She truly realized that damning facts are more powerful in the long run than flaming rhetoric, and that understanding is a more dependable, because more permanent, ally than the indignation of the moment.
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Florence Kelley


Florence Kelley was the first woman factory inspector in the United States, appointed in Illinois by Governor John Peter Altgeld in 1893. A resident of Hull House, and a reformer – who refused to be associated with any political party – Florence Kelley lived in Chicago from 1891 until 1899, leading and participating in a variety of projects. These included: a wage and ethnicity census of the slums and tenements in Chicago; the reporting of cases and contagion in the smallpox epidemic of 1893; the enforcement of the universal primary education laws, and, most importantly, enforcing the provisions of the Illinois Factory Inspection Law of 1893.

While living at Hull House she was employed by the Illinois legislature, the United States Department of Labor, and served as a consultant and advisor to other national and international organizations. A prolific translator and writer of books, journal articles, and pamphlets, her best known work today is Hull House Maps and Papers, published in 1895, and still a classic of sociology and ethnography, and includes spectacular wage and ethnicity maps. The Florence Kelley web site will incorporate and build upon the documents, records and historical background of the Chicago historical homicide project web site.

A life long advocate for the education for women, for improving working conditions for women and against the exploitation of child workers, Florence Kelley was the daughter of a well known Pennsylvania Congressman and judge, William Darrah Kelley. She grew up in a family of Philadelphia Quakers with long standing commitments to the abolition of slavery, universal suffrage and the education and literacy of women. A persuasive speaker and a powerful writer throughout her life, Florence Kelley taught literacy and law, supported herself and her children by working as a translator and a journalist, and published widely throughout her life. She graduated in one of the first classes to include women at Cornell University in 1882, and received a law degree from Northwestern University School of Law in 1895, after graduate study in law, politics and economics at the University of Zurich in the 1880's. Florence Kelley left Chicago for New York in 1899 to become the first Secretary of the National Consumers’ League. She continued to advocate for improved conditions for working women and children until her death in 1932.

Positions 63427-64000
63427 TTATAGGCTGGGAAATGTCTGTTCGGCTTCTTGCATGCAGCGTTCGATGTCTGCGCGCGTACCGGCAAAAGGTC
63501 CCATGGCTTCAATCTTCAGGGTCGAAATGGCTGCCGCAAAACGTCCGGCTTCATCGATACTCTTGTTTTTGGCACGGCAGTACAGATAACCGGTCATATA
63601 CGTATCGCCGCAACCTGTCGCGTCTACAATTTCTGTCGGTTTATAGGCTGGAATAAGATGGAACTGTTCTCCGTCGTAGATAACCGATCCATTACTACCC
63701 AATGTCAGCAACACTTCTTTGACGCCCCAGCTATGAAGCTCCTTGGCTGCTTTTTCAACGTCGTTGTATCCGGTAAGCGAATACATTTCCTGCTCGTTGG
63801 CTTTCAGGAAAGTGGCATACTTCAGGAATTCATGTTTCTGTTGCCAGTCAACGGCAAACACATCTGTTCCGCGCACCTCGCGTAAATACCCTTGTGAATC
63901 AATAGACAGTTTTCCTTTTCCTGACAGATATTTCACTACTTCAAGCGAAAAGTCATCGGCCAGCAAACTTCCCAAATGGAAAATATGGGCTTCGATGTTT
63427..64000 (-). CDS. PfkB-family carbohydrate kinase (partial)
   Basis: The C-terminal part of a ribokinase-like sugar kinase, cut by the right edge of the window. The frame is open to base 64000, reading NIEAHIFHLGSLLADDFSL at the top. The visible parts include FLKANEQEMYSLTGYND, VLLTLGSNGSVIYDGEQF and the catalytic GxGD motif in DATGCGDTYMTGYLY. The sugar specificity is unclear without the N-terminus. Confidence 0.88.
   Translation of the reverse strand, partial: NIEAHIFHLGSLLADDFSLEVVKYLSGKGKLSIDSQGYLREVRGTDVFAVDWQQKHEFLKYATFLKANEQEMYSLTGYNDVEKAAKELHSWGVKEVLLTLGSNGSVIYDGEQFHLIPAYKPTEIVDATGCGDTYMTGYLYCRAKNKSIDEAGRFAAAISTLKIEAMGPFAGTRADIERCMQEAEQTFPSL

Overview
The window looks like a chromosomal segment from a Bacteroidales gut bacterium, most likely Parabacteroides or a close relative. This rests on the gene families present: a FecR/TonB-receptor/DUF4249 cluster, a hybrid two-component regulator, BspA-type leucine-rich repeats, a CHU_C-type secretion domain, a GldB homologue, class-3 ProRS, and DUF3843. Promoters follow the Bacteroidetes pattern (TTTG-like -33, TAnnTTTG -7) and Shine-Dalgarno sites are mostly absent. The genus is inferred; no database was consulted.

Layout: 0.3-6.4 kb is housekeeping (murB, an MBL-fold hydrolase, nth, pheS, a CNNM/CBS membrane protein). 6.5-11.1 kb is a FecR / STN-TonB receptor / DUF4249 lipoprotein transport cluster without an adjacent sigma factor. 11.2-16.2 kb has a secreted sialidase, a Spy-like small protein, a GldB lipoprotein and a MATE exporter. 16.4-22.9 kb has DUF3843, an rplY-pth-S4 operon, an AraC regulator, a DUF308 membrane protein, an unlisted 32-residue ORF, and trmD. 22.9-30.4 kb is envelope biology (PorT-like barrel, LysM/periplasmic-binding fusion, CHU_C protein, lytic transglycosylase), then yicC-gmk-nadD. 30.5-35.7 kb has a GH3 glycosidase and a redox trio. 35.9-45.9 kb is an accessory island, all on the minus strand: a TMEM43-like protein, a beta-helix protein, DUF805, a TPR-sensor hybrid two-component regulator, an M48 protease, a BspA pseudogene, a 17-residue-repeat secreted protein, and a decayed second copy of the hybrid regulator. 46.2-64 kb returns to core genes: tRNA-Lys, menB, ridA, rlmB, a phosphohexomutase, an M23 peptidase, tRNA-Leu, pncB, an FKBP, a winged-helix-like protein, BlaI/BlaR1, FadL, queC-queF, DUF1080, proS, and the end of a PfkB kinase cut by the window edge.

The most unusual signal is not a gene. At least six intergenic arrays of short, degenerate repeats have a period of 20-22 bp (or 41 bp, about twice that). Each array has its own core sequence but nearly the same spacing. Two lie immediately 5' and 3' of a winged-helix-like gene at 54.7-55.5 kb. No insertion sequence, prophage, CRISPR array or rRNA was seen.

The Illinois Factory Inspection Law passed in 1893 limited the hours of working women to eight and prohibited the employment of children under 14. It was enacted on a tide of anti-sweatshop sentiment growing out of a series of Congressional and local hearings and investigations into the shocking living and working conditions in the tenements and sweatshops in Chicago and other big city slums in the 1880’s and 1890’s. The constitutionality of the Illinois Factory Inspection statute was immediately challenged after its enactment by the Illinois Manufacturers' Association, a trade organization founded by Levy Mayer and a group of businessmen to challenge the position of factory inspector itself, the hours limitation for women factory workers, and limits on the employment of children in factories. The Illinois Supreme Court in People v. Ritchie  held the hours provision for women unconstitutional in 1895.

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